The research of Frank Ko, PhD, explores mechanisms underlying musculoskeletal homeostasis, diseases, and repair. Understanding these mechanisms could lead to a development of novel therapeutic interventions to diseases such as osteoporosis, osteoarthritis, or sarcopenia.
Ko’s lab at Rush has been studying how extrinsic (eg. diet, physical activity, injury) or intrinsic (eg. genetics) factors and their underlying mechanisms leading to alterations in the musculoskeletal tissue. The recent effort focuses on examining the role of periostin expressing cells in intramembranous bone regeneration. These cells, while normally restricted to the periosteal surface and absent in bone marrow, are present in the regenerating marrow cavity following marrow ablation surgery. Understanding the periostin expressing cell lineage commitment and the underlying mechanisms during intramembranous bone regeneration could pave a way to enhance fracture healing or improve implant fixation.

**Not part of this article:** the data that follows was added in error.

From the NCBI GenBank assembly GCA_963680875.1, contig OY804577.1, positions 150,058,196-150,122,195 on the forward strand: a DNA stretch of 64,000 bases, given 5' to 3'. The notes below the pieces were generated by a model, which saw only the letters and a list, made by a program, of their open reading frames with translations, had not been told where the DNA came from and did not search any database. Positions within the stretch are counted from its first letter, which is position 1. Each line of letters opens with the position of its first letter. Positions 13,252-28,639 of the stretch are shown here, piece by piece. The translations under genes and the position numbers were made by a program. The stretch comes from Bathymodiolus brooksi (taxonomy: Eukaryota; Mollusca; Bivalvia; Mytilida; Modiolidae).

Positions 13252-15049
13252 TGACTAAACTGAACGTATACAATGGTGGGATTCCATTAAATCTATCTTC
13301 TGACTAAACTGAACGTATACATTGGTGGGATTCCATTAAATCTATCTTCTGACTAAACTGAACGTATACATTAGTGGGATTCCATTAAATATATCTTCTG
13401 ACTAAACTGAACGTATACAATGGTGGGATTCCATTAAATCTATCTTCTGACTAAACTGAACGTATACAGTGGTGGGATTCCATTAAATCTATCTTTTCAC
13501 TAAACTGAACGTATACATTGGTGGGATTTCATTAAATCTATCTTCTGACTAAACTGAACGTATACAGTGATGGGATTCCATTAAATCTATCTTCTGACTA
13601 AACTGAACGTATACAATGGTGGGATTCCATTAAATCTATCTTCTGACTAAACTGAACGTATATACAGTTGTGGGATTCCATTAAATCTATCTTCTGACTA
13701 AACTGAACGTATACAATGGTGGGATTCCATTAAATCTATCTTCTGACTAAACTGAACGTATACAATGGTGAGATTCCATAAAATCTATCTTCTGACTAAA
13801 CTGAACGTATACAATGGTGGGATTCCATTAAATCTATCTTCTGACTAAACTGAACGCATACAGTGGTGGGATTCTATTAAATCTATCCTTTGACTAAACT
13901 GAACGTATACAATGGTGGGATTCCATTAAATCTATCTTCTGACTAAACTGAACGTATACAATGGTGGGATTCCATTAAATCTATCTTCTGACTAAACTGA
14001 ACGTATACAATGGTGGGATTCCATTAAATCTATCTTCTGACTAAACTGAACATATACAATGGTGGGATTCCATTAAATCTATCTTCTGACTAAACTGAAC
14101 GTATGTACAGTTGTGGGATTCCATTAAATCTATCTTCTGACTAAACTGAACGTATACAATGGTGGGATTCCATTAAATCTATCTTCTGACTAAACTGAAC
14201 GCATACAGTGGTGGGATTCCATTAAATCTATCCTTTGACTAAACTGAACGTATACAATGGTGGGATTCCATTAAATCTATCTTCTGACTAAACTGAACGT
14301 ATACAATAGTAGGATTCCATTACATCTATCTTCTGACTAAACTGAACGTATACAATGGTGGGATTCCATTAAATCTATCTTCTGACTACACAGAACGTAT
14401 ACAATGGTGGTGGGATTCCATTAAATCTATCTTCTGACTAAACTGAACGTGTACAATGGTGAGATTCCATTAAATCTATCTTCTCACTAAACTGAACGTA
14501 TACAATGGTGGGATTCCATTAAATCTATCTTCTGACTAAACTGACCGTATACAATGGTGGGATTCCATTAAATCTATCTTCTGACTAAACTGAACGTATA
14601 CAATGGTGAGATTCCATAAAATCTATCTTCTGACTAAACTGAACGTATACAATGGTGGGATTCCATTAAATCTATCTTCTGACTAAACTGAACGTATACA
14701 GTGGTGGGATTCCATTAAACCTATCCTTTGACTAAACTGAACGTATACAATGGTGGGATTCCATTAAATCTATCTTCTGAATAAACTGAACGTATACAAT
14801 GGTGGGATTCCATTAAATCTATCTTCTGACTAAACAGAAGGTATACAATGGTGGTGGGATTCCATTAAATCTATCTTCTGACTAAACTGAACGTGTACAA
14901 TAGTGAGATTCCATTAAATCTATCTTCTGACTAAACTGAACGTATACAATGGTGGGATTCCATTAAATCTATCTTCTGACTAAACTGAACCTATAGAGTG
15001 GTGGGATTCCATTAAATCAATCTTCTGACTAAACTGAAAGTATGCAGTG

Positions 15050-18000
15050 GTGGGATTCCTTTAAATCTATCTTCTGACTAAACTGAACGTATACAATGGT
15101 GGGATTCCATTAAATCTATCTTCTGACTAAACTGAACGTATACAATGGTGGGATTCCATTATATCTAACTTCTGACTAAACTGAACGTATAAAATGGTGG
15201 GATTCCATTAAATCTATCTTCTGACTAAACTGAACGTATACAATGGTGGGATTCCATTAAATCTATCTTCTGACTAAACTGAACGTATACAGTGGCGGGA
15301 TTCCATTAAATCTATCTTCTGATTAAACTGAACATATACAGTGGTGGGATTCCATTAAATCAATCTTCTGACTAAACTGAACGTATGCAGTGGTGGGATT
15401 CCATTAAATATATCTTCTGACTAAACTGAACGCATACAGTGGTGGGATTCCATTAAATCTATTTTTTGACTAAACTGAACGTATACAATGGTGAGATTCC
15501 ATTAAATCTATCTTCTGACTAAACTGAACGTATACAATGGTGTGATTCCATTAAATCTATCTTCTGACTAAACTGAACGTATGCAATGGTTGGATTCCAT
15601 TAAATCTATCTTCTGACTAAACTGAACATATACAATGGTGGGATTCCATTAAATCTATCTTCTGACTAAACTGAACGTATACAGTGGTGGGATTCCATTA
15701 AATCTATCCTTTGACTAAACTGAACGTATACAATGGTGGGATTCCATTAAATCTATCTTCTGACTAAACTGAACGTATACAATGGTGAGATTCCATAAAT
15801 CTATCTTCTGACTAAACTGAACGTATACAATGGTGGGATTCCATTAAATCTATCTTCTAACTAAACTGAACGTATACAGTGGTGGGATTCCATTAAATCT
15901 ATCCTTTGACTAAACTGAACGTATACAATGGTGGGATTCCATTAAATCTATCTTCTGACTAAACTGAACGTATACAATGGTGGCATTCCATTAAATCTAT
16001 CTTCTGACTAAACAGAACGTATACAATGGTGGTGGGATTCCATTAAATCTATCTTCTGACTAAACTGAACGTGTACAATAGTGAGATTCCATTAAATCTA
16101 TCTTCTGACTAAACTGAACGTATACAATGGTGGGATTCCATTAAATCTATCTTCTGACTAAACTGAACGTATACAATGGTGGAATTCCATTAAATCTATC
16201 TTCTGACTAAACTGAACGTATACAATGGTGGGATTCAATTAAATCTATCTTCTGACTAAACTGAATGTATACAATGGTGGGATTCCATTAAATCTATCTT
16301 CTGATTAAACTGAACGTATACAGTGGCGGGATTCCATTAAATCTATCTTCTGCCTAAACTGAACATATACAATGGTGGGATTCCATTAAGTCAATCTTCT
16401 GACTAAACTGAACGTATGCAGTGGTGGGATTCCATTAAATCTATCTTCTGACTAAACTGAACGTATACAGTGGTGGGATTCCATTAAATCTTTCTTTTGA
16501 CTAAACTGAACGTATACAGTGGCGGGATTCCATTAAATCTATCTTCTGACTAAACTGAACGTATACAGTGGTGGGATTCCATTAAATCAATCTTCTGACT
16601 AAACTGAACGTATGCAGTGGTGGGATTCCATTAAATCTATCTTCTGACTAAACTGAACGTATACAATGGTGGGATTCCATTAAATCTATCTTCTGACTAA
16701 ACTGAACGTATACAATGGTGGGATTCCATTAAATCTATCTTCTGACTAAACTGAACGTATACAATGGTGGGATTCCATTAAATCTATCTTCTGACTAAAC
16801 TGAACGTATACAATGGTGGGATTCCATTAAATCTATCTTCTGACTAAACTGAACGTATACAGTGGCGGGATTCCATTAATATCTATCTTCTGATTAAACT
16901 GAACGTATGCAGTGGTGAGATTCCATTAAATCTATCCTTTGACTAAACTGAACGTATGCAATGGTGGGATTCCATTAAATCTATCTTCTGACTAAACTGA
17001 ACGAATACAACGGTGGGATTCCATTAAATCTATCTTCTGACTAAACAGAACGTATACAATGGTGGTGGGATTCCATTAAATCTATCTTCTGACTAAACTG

- NIH K01AR077679 (PI): “Role of periostin expressing cells in intramembranous bone regeneration”
- NIH K01AR077679 -supp (PI): “Role of periostin expressing cells in intramembranous bone regeneration”
- NIH R01AR079179 (Co-Investigator (Rick Sumner, PI)): “Systems Genetics of Bone Regeneration”
- NIH R21HD102026 (Co-Investigator (Rick Sumner, PI)): “Establishing a New Model of Bone Health in Formerly Premature Individuals”
- NIH UC2AR082186 (Co-Investigator (Anne-Marie Malfait, PI)): “Mapping the joint-nerve interactome of the knee”
- Searle Innovator Award (PI): “Examining periostin-integrin receptor signaling in intramembranous bone regeneration”
A full list of Frank Ko’s research publications can be found on PubMed.
Frank Ko, PhD
Department of Anatomy & Cell Biology
Rush University Medical Center
1735 W. Harrison St.
Cohn Building, Suite 514
Chicago, IL 60612
Phone: (312) 942-8294